On Thursday, Keely Miranda Sharp, a writer and editor for the conservative site Eagle Rising, said in an email that she was handed a seven-day ban for posting three laughing emojis in a Facebook comment.
To make matters worse, Sharp said she has no idea what post the comment was on because Facebook failed to provide that information.
“All I know is that I have been banned for posting the laughing faces,” she said.
Ordinarily, such a ban would severely impact her work at Eagle Rising, but we’ve been informed that a colleague has stepped up to keep things going.
So there, Facebook… Nyah, nyah, nyah.
Sharp’s ban isn’t the only questionable move moderators at the social media giant have made as we’ve reported here many times.
One conservative female, for example, was told her profile picture of a lilac tree was considered “pornographic.” Another user was told a picture of a 2012 Donald Trump campaign button violated the site’s rules on nudity. The picture only showed Trump’s face.
Last year, yours truly was handed a 30-day ban for a picture of an eagle superimposed on a U.S. flag. Facebook eventually lifted the ban, but the effort took some 20 days and multiple appeals.
Back in 2015, moderators repeatedly issued bans based on posts that were formatted to appear as though I made them — even though I didn’t. That seven-month excursion into social media hell was part of what inspired “Banned: How Facebook enables militant Islamic jihad” (World Ahead Press, 2016).
In one particularly strange incident we documented here, one user was literally slapped for posting laughter.
Breitbart London Editor-in-chief Raheem Kassam tweeted the highly offensive message that got him in hot water:
In another case, moderators actually slapped a user for posting… nothing. Literally. The same user was slapped for a graphic promoting traditional marriage in August 2015, as I documented at the now-defunct Examiner.com.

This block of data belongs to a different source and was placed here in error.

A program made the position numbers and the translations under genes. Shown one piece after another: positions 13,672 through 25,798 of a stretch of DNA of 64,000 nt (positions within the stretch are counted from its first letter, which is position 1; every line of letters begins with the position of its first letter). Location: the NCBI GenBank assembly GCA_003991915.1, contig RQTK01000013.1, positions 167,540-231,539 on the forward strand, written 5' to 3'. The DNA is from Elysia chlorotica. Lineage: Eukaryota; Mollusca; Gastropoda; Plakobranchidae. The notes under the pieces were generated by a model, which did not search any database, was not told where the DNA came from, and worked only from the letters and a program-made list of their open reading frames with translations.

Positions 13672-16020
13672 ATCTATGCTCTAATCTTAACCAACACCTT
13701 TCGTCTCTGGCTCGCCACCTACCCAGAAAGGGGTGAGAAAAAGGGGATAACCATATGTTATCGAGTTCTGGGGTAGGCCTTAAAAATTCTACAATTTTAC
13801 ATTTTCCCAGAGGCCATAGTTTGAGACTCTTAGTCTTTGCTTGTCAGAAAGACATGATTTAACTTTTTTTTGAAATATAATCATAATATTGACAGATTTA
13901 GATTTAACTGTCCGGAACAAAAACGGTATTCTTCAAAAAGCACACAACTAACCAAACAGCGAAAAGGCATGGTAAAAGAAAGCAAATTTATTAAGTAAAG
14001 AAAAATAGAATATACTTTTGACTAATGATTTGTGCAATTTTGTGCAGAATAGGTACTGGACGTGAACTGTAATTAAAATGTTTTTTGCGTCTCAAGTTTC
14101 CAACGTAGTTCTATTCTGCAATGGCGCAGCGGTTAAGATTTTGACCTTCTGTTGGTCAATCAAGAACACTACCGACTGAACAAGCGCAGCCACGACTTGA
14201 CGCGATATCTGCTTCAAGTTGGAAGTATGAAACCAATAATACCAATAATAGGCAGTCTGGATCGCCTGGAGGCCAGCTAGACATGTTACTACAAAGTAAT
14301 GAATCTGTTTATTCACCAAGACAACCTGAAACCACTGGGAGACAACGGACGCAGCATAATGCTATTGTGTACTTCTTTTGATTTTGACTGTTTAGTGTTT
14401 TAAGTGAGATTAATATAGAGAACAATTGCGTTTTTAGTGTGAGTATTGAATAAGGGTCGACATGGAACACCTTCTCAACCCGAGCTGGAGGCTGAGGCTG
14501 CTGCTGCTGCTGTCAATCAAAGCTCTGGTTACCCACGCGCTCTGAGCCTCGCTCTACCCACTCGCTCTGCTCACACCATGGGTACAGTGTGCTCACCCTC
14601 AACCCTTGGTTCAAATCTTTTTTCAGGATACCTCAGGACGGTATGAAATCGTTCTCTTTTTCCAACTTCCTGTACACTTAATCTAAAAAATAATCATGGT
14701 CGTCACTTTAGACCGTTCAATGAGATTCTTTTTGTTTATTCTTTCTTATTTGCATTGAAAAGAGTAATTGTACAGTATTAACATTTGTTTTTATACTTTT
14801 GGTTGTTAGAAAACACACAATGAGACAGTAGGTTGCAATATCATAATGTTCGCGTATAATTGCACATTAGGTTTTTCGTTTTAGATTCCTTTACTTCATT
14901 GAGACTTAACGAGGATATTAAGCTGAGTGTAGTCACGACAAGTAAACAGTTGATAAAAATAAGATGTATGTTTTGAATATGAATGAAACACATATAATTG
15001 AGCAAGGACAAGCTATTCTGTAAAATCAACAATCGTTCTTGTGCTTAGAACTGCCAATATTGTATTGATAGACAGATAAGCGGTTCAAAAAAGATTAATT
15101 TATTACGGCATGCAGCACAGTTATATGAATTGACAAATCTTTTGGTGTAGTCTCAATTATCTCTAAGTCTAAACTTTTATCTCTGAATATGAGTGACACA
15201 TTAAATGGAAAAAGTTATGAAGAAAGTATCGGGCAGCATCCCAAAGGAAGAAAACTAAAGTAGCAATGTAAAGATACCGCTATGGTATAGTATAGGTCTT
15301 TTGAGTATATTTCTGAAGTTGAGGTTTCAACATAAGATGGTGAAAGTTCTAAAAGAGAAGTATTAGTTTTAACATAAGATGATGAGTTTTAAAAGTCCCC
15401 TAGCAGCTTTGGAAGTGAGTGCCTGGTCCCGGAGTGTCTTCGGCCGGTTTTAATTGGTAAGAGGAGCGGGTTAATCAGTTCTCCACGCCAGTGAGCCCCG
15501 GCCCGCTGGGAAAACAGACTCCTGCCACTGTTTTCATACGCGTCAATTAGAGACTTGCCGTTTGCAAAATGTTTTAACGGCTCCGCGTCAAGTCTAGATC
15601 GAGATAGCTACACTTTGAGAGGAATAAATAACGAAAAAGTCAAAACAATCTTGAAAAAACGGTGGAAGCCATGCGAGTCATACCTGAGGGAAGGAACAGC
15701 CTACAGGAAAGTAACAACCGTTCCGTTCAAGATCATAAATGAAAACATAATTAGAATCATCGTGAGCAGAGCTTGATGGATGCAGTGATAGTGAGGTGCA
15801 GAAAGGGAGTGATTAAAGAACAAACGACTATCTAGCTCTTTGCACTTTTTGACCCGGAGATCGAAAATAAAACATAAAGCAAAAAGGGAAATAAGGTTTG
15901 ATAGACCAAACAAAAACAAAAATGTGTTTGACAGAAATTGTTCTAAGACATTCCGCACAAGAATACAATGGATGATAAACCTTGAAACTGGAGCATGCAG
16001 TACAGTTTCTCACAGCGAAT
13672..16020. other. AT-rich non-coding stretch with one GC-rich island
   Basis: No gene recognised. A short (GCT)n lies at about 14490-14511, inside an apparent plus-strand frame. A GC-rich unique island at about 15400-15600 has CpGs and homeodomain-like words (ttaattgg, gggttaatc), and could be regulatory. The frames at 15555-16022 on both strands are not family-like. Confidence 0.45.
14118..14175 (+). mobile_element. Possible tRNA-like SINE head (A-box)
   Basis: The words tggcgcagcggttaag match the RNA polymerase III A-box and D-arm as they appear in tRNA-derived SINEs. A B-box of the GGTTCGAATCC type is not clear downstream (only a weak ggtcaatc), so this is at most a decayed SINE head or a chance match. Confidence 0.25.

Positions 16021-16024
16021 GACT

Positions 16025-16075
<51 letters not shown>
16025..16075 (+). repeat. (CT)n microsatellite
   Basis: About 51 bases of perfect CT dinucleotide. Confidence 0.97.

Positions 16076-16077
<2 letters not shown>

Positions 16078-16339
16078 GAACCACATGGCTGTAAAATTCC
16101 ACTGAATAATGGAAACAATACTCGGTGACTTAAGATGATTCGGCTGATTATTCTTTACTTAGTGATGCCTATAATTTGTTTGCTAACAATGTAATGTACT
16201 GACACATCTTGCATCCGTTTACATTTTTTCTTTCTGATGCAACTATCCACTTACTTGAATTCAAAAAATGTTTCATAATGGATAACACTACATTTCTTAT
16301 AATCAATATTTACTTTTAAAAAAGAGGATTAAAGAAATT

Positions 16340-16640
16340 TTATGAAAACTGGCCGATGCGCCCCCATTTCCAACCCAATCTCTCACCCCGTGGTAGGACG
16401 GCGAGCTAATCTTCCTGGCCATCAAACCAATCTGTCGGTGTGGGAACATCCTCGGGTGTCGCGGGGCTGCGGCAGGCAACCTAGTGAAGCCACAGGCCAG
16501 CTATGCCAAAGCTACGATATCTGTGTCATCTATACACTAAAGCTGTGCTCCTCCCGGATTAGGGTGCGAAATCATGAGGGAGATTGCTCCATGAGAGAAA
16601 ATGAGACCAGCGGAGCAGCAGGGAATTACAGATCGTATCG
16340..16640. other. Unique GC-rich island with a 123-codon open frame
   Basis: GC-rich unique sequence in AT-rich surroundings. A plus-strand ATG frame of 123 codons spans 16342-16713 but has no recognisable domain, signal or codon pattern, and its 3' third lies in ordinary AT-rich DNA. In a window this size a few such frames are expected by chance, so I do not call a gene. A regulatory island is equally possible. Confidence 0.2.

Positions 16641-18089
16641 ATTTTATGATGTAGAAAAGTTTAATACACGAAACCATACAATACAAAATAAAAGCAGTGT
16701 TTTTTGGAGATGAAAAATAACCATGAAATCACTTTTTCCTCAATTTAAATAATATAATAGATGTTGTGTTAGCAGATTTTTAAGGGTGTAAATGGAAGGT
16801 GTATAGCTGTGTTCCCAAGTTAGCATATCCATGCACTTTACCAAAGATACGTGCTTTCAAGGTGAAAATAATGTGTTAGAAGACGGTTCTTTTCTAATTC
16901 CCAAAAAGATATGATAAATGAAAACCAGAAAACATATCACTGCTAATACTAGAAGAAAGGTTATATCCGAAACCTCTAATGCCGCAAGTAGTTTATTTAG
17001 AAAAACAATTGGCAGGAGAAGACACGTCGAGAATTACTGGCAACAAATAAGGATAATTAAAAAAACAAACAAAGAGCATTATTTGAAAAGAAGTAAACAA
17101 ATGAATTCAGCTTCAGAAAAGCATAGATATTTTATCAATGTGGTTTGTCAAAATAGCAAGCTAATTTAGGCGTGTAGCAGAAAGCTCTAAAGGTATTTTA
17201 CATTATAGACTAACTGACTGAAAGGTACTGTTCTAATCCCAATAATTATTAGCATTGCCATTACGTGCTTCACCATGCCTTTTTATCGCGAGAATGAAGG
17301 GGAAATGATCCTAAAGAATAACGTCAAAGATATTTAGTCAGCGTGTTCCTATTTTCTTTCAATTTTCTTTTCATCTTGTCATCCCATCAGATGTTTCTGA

And those are just a tiny sampling of the literally hundreds of cases I’ve fielded since 2011. As a result of their punitive and questionable actions, Facebook was dubbed the world’s most dangerous censor by Breitbart.
What makes Sharp’s ban so infuriating is that emojis are provided by Facebook to help users express themselves. Meanwhile the site says that a black nationalist post advocating mass murder of Trump supporters doesn’t violate their standards.
Let that sink in for just a minute.
It’s not clear why she would have been punished as Facebook offered no context. Sharp believes it’s part of the overall effort to censor conservatives on the platform.
“This is absolutely ridiculous,” she said. “They’re censoring conservatives on Facebook in any way they can.”
As Adina Kutnicki, an investigative journalist based in Israel, and I wrote in Banned, the reason this happens is because federal law — specifically Section 230 of the Communications Decency Act of 1996 — allows it, with zero legal consequences. Which, of course, means that Congress needs to address the issue. But they won’t. In fact, lawmakers have refused to even answer any inquiries we’ve made on issues involving social media.
Again, Adina and I address the reasons for that in the book as well.
So for now, it seems Sharp will join the many millions of social media users who have been unfairly placed in “Facebook jail.”
Welcome to the club.
You can catch up on our coverage of Facebook here.
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